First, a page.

Milijana Buha, PhD
Faculty of Law, University of Banja Luka, Bosnia and Herzegovina
Velibor Lalić, PhD
Faculty of Security Studies, University of Banja Luka, Bosnia and Herzegovina

Human trafficking represents one of the most serious forms of human rights violations in Bosnia and Herzegovina. The Criminal Code of Bosnia and Herzegovina criminalises human trafficking as an offence in the category of crimes against humanity and values protected by international law. The drafters of the international conventions, which served as a model to the domestic legislators, did not approach human trafficking solely as an organised crime or transnational crime, for the reason of which the criminal codes in Bosnia and Herzegovina also criminalise domestic human trafficking. The starting point of this paper is the interrelatedness between plea bargaining in procedural law and lenient penal policies, which represents an obvious problem with profound security implications for Bosnia and Herzegovina. In this context, we begin with the analysis of the notion of human security, the essential element of which is the protection of human rights and, thus, the rights of victims/aggrieved parties in criminal proceedings. Human trafficking is a result of structural inequalities at the global level and within a country’s boundaries.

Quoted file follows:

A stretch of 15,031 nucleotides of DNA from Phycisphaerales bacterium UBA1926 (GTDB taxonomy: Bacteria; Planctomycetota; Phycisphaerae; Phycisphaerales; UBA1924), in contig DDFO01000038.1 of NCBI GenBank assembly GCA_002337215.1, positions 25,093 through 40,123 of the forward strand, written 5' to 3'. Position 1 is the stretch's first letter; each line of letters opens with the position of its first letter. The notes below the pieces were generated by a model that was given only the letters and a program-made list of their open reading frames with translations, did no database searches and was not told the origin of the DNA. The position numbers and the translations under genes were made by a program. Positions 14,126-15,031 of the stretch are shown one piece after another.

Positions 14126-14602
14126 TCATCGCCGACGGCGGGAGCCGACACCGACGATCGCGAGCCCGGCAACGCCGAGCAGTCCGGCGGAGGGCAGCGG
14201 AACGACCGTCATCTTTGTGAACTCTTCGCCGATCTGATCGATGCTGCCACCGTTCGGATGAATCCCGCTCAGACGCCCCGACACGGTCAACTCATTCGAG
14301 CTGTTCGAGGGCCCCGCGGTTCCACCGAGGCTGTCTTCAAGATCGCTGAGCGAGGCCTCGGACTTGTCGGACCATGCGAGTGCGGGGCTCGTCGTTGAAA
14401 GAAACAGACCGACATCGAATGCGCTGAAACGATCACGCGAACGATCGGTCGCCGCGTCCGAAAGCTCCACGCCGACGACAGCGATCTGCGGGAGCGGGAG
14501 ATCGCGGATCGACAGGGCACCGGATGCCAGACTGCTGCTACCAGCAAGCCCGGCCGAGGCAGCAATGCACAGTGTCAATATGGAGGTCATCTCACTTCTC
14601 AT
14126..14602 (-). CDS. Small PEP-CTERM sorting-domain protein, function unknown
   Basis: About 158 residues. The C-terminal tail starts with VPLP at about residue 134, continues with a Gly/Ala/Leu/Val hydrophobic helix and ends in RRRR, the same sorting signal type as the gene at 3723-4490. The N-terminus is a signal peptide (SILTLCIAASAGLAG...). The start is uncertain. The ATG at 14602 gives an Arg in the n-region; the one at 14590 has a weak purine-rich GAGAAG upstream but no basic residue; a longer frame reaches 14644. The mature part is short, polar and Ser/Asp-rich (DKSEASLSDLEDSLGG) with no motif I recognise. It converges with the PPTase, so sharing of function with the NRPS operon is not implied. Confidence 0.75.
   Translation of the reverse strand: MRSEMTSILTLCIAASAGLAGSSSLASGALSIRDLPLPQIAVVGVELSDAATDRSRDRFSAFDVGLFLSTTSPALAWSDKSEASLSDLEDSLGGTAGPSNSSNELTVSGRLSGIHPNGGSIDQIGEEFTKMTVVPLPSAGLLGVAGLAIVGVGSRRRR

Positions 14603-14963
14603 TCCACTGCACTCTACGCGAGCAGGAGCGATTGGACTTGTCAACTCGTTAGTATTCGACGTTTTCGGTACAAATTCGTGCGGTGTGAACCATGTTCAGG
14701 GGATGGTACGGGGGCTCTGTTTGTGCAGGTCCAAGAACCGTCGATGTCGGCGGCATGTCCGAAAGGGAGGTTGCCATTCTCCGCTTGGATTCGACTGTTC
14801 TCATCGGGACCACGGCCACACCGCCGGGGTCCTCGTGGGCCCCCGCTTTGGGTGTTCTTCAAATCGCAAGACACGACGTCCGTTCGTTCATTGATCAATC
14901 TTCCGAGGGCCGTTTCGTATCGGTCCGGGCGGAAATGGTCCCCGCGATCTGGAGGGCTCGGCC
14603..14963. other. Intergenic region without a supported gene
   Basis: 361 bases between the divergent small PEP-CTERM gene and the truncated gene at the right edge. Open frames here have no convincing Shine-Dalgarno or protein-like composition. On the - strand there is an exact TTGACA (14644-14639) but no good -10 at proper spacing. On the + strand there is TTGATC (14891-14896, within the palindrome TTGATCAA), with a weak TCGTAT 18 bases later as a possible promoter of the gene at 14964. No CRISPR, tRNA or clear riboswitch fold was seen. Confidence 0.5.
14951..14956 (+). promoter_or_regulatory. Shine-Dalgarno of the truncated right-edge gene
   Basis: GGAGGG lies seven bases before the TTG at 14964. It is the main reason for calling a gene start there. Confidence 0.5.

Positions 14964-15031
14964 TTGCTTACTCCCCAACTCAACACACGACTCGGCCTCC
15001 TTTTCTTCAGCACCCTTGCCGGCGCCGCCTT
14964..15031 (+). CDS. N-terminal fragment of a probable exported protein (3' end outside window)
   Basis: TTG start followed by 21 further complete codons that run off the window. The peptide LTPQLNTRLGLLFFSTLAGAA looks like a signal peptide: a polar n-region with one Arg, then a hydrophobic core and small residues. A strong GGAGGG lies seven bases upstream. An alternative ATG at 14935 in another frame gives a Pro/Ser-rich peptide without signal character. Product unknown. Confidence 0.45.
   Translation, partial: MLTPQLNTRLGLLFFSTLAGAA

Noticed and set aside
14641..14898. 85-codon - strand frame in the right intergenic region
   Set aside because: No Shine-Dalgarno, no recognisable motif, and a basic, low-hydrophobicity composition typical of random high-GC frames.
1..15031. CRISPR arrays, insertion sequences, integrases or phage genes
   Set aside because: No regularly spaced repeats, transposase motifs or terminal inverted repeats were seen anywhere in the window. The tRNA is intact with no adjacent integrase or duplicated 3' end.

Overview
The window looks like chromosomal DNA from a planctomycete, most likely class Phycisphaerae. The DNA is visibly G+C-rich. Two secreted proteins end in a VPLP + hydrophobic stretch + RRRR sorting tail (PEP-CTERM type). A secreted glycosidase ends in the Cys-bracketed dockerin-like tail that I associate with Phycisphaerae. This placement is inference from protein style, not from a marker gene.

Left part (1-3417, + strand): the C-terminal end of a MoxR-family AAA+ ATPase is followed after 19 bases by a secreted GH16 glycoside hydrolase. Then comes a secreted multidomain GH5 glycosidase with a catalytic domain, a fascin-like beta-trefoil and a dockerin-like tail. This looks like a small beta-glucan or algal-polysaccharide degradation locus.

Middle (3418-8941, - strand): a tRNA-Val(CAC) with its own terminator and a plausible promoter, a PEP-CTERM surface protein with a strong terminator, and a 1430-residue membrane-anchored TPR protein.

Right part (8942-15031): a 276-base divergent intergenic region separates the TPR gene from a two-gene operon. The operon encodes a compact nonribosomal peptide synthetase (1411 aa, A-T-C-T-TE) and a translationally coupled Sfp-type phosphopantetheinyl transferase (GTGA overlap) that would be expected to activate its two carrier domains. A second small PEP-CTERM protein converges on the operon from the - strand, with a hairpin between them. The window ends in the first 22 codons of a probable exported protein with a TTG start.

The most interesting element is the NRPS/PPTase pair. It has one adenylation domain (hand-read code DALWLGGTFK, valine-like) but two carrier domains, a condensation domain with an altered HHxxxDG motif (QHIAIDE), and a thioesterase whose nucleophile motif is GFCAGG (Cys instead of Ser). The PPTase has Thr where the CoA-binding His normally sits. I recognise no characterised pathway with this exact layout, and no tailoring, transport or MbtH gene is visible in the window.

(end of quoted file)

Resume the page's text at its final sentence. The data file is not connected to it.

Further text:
Keywords: human trafficking, plea bargaining, victims/aggrieved parties, human security.

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